Here we are two weeks into 2014. How are those new year resolutions working for you? Statistics show that by now (two weeks into the new year) most people have already begun to sluff off their new resolutions in favor for the old pattern of living life. Forbes magazine found that just 8% of people accomplish their new years resolutions for the entire year. How do those 8% find success?
Set Goals, Not Resolutions
They set goals. Not resolutions. By definition a resolution is an emotional decision for or against something. It’s root word, resolve, speaks of determination. From my own personal experience I’ve learned that New Year resolutions are nothing more than good intentions. In a previous post I shared how good intentions do not equal intentional living. Good intentions are not enough to keep you going for an entire year.
I’m a goal-setter. I’m always pushing to accomplish a new goal. And I love to put my goals in list form. Here are a few of the goals I’ve set to accomplish this year:
*I’m going to read the Bible from Genesis to Revelation by December 31.
*I’m going to exercise 3-4 times every week.
*I will read a minimum of 15 books in twelve months.
*We will pay cash for a family vacation this summer.
*We will pay off 2 debts this year.
*I will schedule at least one date night with my wife every month.
My goals go beyond good intentions and answer certain specific questions that make a major difference in my life. Michael Hyatt suggests on his website that your goals should be ‘SMART’.
S – Specific
M – Measurable
A – Action Orientated
R – Realistic
T – Time Bound
I like to use this acrostic to ask questions against my goals to measure their longevity and test their effectiveness.
SPECIFIC – What specifically am I wanting to accomplish this year?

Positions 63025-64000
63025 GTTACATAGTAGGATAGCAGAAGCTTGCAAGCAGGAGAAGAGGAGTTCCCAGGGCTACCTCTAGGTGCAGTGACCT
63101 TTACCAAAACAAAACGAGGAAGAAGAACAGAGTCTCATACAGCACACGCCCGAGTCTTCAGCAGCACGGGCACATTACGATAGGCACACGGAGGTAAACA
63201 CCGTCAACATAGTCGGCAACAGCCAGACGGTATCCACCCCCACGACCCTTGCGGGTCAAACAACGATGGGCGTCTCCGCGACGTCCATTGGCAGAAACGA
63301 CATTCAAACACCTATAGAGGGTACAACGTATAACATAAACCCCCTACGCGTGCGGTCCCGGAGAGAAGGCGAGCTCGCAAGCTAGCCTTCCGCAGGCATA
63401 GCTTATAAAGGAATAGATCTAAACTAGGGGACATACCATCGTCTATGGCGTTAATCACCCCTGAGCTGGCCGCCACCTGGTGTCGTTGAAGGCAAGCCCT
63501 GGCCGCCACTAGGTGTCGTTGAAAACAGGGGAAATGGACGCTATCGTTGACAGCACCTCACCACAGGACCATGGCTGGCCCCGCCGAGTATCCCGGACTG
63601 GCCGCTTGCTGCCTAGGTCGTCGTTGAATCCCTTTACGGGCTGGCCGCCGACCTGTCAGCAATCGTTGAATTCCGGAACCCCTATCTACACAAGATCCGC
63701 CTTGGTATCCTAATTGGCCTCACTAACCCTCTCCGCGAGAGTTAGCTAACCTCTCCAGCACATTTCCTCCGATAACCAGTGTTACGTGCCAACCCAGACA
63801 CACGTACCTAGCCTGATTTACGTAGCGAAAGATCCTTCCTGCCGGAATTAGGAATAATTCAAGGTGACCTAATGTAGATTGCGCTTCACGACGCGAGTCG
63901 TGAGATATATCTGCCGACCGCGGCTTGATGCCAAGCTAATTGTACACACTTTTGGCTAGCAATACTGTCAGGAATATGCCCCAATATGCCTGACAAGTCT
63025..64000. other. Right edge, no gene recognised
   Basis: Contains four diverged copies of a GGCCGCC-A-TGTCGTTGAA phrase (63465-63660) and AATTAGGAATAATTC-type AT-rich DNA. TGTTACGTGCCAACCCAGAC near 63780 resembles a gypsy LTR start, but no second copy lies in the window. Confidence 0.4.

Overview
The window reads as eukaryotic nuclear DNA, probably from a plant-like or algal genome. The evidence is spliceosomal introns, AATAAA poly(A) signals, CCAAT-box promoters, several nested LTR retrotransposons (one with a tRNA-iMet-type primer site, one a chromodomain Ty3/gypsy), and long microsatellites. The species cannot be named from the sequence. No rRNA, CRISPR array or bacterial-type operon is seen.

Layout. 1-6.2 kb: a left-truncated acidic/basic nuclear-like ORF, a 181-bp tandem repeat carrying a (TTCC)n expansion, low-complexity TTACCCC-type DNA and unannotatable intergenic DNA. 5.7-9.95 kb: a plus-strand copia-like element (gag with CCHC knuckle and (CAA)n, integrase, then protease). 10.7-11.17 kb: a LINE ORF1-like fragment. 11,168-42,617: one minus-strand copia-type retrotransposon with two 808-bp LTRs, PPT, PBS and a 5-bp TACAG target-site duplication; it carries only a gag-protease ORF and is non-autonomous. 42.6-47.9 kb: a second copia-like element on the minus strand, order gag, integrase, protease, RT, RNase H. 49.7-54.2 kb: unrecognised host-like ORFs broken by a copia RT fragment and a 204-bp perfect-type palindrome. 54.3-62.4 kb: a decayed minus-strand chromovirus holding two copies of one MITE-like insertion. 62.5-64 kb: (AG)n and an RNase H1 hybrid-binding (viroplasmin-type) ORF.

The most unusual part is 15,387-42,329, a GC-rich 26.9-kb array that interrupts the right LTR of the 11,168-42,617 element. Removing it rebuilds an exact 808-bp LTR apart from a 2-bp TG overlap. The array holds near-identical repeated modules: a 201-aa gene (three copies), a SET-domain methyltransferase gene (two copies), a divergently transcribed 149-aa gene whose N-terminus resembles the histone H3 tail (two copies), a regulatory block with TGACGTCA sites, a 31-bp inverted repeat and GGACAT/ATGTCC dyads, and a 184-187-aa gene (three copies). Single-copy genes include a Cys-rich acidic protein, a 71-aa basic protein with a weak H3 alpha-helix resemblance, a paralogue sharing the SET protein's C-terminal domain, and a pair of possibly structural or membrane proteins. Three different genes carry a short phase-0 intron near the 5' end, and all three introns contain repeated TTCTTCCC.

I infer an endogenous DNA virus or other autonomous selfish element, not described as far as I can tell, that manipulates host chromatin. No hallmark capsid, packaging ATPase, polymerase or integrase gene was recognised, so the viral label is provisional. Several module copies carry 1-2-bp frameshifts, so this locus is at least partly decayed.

If you’re too vague, you’ll find loop holes in your own goal thus sabotaging you from accomplishing anything. Let me give you an example. I want to exercise more consistently this year. So rather than simply saying “I want to exercise”; I should be more specific by saying “I want to exercise 3-4 times per week.”
MEASURABLE – How will I know if I’ve met my goal?
If you don’t identify the win, you’ll never know if you’ve achieved success or not. For example, I want to read more this year. By placing a number of books I want to read, I’ve given myself a measurable goal to shoot for.
ACTION ORIENTATED – What exactly am I seeking to accomplish?
Not only should you be specific about your goals; moreover, they should focus on the act of doing something. An example of a weak goal would be to say, “I want to be debt free.” A better, more action orientated, goal would read, “I want to pay off two credit cards this year.”
REALISTIC – Is my goal realistically attainable?
It’s a good idea to set goals just beyond your comfort zone. But if you go too far out of reach, your goal becomes unrealistic; thus, discouraging you from completing your goal. As an example, I could set a goal to read 52 books this year (one per week). However, with two kids, a full-time ministry, and several other goals, that simply would be unreasonable and unattainable.
TIME BOUND – Does my goal have a deadline?
It’s important to give an end to your goal. Some of them may be December 31. For instance, I will know by December 31 if I have met my goal to read all of the Bible from Genesis to Revelation. I will know by the end of each month if I have taken my wife on a date.
There is one final question I have asked my goals which will make or break each of them. Here it is: “What’s at stake?”
It’s not enough to answer these SMART questions that address the what and the how. You must also address the WHY question. What difference will it make in my life IF I successfully accomplish this goal? What difference will it make in my life IF I fail to accomplish this goal? Both are equally valid questions that will empower you when you’re tempted to give up and revert to old habits. As I have listed my goals for 2014, I have included answers to these SMART questions as well as “What’s at stake?” for each one.
So what goals have you set? What difference will they make in the betterment of your life? Let’s start a conversation about what you’re doing to make 2014 the best year of your life in the comments below.